A few months ago, we talked about the benefits and drawbacks of whether to choose a best-of-breed travel and expense solution provider, versus an all-in-one system. For mid-size and large companies, this isn’t the only decision to be made when it comes to expense software, as many ERP providers also offer expense management capabilities as part of their broader suite of financial and HR tools.
ERP Module Benefits
There are two key selling points that ERP providers push to encourage their customers to adopt their expense solutions: tighter, easier integration, and lower cost. On the surface, these both offer compelling benefits.
A closer integration between the different elements of the suite should reduce IT headaches both during implementation and on an ongoing basis. At first glance, this makes perfect sense, compared to integrating unrelated vendors’ products. Similarly, bundling multiple solutions from a single vendor enables economies of scale, and can allow add-on functionality to be included within the ERP suite at an incremental fee (as opposed to paying full price to standalone vendors). This can nominally provide a cost benefit over choosing point solutions.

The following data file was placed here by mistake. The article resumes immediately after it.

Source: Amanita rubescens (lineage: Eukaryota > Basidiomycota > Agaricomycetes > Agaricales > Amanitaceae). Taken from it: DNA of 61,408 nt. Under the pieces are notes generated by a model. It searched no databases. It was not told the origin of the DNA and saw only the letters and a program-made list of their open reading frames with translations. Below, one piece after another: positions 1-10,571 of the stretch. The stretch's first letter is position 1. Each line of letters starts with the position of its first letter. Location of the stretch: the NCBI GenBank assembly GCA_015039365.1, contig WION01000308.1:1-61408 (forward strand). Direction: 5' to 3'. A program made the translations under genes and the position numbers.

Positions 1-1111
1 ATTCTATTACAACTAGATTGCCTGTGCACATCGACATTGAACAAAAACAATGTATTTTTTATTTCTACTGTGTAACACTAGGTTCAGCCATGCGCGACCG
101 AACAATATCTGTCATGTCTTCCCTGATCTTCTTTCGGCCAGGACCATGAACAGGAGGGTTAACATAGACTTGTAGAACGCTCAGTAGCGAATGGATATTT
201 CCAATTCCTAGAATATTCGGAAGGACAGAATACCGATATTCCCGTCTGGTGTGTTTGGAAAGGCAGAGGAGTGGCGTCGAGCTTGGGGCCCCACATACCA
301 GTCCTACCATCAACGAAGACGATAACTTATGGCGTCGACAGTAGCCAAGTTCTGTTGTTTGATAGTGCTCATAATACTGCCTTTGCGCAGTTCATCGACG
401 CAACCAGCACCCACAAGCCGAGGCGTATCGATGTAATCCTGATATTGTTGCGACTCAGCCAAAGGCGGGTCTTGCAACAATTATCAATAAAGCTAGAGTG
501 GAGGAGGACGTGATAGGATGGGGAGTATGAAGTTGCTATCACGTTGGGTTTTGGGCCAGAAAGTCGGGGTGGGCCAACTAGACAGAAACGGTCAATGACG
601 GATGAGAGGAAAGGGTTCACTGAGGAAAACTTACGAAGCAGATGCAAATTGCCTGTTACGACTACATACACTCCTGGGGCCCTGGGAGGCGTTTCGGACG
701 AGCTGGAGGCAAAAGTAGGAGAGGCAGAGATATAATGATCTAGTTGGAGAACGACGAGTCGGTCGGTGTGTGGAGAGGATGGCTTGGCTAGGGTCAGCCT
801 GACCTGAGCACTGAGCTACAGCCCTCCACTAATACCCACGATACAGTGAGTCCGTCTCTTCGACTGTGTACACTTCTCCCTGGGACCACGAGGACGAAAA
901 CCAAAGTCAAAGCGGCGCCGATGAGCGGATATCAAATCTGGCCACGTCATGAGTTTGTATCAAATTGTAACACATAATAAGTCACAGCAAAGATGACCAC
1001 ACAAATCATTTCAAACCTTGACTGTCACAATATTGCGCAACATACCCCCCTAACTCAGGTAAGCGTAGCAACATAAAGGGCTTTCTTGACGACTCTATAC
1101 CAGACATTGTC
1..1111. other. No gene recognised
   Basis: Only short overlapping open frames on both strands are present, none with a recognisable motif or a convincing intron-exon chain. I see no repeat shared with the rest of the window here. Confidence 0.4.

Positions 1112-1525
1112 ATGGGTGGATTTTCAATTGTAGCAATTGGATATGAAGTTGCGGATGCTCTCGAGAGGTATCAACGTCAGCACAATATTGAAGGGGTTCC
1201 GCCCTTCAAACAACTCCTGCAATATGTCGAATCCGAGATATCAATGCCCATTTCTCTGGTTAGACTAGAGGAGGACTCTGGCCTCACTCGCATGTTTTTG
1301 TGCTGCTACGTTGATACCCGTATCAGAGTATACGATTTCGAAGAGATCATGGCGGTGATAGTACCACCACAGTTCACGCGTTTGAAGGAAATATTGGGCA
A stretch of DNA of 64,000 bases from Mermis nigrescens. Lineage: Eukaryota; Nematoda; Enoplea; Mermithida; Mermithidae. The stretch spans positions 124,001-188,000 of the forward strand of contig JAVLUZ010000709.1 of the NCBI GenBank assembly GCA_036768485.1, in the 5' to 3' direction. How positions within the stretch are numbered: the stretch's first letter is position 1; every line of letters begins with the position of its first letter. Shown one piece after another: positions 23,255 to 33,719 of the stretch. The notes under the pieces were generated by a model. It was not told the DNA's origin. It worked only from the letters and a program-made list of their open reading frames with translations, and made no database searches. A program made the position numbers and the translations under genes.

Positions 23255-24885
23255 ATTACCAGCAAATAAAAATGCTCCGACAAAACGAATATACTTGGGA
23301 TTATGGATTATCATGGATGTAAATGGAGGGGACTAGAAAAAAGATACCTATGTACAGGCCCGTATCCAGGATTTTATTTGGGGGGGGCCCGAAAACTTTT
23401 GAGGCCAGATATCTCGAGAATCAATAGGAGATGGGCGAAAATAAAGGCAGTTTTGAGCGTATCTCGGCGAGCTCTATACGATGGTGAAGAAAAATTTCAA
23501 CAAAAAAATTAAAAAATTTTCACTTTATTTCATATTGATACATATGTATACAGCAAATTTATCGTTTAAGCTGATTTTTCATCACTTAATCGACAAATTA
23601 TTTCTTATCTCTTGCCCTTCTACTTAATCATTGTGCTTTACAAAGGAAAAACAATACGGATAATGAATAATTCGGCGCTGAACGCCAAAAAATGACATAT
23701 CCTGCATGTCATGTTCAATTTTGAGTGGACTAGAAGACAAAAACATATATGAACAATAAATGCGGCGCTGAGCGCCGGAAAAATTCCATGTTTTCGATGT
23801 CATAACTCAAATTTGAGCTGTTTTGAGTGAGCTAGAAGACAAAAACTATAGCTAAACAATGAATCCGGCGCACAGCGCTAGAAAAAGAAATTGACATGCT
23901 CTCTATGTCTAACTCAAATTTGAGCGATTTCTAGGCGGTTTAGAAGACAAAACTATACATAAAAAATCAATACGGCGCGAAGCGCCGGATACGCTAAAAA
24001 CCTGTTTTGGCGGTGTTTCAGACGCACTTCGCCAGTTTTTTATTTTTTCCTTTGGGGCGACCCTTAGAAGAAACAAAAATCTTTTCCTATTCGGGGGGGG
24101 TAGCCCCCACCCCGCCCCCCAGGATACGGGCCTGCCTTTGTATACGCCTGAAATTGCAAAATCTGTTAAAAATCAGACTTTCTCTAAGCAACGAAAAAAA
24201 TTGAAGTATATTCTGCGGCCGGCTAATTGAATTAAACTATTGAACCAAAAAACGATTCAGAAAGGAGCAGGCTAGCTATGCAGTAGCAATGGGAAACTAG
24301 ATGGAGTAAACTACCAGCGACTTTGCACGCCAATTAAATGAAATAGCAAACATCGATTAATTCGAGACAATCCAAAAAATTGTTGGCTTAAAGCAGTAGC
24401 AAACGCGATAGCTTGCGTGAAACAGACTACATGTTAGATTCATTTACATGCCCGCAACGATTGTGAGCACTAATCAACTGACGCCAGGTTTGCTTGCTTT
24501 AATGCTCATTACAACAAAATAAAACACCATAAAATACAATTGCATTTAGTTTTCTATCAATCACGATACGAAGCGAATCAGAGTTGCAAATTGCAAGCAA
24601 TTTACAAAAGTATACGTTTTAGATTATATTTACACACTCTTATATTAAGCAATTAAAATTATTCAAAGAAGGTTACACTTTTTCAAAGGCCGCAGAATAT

However, when organisations dig deeper into the ERP expense offerings, these benefits become less clear. Let’s take a look at three areas why opting for an all-in-one solution may not be in the customer’s best long-term interest: innovation (both on the back end and for end users), integration and cost.
ERP vendors’ primary focus is understandably on their core financial products, as these are the cash cow for the organisation and the hub of all other solutions. As a result, development pounds and innovation resources are concentrated in this area. This leads to two issues: first, the level of both innovation and functionality may be significantly lower than for a best-of-breed solution. This may not pose an insurmountable challenge for organisations with very straightforward expense claiming requirements. However, organisations with more sophisticated needs – such as international VAT compliance, advanced compliance rules, allocation splits, cash advances and/or pre-approvals – may find that ERP expense modules simply can’t support their level of complexity. They may need to consider expense management solutions with global and mobile capabilities beyond standard expense claims.